Courthouse security in question
When phase 2 of the major Harrison County government buildings project was complete, it included a security vestibule on the south side of the courthouse in downtown Corydon.
The plan was to lock all other entrances to the building and have a security officer on guard at the lone entrance. But, the project was completed more than a year ago and a security guard is still nowhere to be found.
The issue was brought up again Monday night by Sheriff Rodney (Rod) Seelye at the first Harrison County Council meeting of the year.
‘Security issues keep popping up at the old courthouse,’ Seelye said.
Seelye said many of Circuit Court Judge John Evans’ cases have the potential for high emotions and even violence because he deals with domestic issues such as child custody.
‘Some people are finding out if they’ll see their kid ever again or not,’ Seelye said. ‘The potential for violence is there.’
The sheriff said he’s willing to consider handling security at the courthouse, but he would need more people, suggesting a part-time and a full-time position.
Seelye said that just last week someone became aggressive and had to be tased at the courthouse.
‘Eventually, we’re going to have issues,’ he said.
Council Chair Gary Davis said the council is aware of the problem and has discussed it with Evans in the past and approved two part-time positions last year. However, he said, Evans requested full-time for the position.
‘The council’s ready to entertain a funding proposal that solves the security problem,’ Davis said.
He said Seelye, Evans and the commissioners need to come up with a plan and report it back to the council.
The council does not, however, in most circumstances, hire a full-time position outside of the annual budget session in the fall, Davis said, adding that part-time help is probably the most viable option.
Councilman Richard Gerdon said the majority of the council is on board to do what needs to be done for proper security.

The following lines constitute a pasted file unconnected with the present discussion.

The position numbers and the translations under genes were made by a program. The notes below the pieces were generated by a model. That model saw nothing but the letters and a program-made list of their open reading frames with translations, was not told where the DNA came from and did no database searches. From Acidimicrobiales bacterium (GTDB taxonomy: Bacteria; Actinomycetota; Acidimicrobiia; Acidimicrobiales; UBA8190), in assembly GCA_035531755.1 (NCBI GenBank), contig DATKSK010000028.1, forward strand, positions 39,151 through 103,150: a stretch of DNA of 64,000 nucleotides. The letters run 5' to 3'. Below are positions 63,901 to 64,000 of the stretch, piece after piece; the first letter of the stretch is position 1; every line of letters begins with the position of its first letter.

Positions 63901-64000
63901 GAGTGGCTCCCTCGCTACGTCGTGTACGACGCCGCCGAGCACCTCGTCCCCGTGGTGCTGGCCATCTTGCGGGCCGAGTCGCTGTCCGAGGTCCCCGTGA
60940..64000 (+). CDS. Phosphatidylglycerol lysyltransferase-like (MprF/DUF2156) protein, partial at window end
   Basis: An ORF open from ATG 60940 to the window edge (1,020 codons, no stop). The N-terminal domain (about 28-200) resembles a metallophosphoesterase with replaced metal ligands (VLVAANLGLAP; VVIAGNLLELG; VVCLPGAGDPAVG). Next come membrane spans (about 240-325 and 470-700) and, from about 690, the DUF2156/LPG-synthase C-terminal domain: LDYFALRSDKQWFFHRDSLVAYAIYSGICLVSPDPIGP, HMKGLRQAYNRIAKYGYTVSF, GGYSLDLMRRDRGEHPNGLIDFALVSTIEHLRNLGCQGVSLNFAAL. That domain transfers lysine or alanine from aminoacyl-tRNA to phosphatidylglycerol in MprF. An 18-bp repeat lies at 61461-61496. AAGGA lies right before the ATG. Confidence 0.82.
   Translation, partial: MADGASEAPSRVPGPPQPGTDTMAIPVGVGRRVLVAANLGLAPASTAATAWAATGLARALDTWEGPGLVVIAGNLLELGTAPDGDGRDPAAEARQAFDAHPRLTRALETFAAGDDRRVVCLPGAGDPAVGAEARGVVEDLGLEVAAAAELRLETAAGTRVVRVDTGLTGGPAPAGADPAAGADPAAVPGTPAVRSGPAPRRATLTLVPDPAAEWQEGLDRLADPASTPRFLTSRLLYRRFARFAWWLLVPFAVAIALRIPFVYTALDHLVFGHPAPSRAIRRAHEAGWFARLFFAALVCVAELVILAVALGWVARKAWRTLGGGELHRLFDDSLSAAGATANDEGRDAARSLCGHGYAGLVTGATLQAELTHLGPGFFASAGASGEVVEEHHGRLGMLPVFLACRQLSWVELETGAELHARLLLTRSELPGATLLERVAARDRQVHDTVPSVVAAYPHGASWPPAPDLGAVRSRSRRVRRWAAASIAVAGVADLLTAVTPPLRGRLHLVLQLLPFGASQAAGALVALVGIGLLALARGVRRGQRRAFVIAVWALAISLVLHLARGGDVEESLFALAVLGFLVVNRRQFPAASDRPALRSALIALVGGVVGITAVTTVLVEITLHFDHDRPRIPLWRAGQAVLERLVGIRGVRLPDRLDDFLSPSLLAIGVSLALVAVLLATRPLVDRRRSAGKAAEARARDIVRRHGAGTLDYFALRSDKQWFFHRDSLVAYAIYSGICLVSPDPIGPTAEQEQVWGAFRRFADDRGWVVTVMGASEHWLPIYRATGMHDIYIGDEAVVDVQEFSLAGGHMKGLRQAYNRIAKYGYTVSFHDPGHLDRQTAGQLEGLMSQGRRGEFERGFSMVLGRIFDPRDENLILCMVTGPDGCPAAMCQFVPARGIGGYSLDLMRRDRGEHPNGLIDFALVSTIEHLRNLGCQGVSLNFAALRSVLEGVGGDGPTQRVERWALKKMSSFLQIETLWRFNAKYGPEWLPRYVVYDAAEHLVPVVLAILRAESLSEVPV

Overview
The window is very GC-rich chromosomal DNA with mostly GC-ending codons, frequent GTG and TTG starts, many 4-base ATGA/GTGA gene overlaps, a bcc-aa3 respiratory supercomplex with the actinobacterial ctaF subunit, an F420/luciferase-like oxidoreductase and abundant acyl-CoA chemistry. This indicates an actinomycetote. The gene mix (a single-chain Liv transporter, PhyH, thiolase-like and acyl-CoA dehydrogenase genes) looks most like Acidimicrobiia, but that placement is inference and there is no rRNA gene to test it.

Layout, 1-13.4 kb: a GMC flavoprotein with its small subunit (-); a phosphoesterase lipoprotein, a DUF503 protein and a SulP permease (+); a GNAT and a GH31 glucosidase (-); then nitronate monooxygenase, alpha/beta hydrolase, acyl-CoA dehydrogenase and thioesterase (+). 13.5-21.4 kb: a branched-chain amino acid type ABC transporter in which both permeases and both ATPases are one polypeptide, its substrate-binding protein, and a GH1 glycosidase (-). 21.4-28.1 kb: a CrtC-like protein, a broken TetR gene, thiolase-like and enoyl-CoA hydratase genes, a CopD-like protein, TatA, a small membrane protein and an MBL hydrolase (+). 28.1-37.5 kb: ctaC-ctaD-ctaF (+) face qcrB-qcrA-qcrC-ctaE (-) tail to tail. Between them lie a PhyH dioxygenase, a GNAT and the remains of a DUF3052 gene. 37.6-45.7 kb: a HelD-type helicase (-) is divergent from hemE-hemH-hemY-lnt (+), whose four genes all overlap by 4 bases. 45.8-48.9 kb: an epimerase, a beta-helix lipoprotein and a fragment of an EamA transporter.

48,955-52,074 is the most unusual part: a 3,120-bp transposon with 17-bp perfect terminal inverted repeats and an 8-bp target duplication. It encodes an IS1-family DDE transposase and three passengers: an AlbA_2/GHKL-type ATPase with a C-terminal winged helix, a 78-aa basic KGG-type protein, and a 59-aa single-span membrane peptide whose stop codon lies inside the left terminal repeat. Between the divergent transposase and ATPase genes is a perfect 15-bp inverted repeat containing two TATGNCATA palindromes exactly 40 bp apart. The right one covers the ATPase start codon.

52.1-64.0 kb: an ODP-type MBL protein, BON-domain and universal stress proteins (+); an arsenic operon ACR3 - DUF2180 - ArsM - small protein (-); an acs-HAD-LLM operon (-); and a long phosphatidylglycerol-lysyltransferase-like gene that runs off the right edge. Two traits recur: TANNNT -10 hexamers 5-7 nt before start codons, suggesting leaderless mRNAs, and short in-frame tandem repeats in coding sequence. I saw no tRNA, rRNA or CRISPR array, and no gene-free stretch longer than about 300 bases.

Seelye said a magnascanner (security metal detector) will be needed at the entrance of the building. For now, the south side is the only entrance open to the public; all other doors can only be used as emergency exits.
Seelye also discussed creating a non-reverting fund for the seizure of drug assets forfeited or secured by the sheriff’s department.
He said it would be of no cost to the county and the sheriff’s department could spend the funds on anything to further the work of the department.
Davis asked if the council could approve the funding once it’s in the fund and the sheriff’s department plans to spend it, but Seelye said that would not be a good idea.
‘To be candid, that could potentially be a problem,’ the sheriff said.
Seelye said the department may need to buy drugs and have a large amount of cash to do so, actions the council wouldn’t have any business approving.
A similar ordinance used by the Floyd County Sheriff’s Dept. brings in about $1 million per year, Seelye said.
‘It’s a huge boon potentially for the county,’ he said. ‘We’ve missed the boat for a long time on this.’
Gerdon said it’s a win-win for the county.
The council will discuss the ordinance further at its next meeting, which will be Monday, Jan. 28, at 7 p.m. at the Government Center in south Corydon.
Being the first meeting of the year, the council again named Davis as chair, Phil Smith as vice chair and Mike Summers as legal counsel. Sherry Brown was the only new councilmember added after the November Election.
The council made yearly board appointments as follows: Brown, 4-H Council (succeeds Councilman Ralph Sherman); Harry L. Smith, Alcohol Beverage (re-appointed); Phil Smith, Harrison County Alternative Education Center, Harrison County Lifelong Learning and Harrison County Solid Waste (re-appointed); David Melton, Harrison County Board of Zoning Appeals (succeeds George Ethridge); Gerdon, Chamber of Commerce of Harrison County (re-appointed); Sherman, Harrison County Economic Development (re-appointed); Michael Smith, Harrison County Emergency Management Agency (succeds former Councilman Chris Timberlake); Councilman Jim Heitkemper, Family and Children and Harrison County Plan Commission (re-appointments); Carol Yoder, Harrison County Parks (succeeds Wanda Jenks as Democrat representative); Nina Faith, Property Tax Board of Appeals (re-appointed); Davis, Harrison County Economic Development and Harrison County Regional Sewer District (re-appointments); Dan Lee, Harrison County Regional Sewer District (re-appointed); and Councilman Gordon Pendleton, River Hills (re-appointed).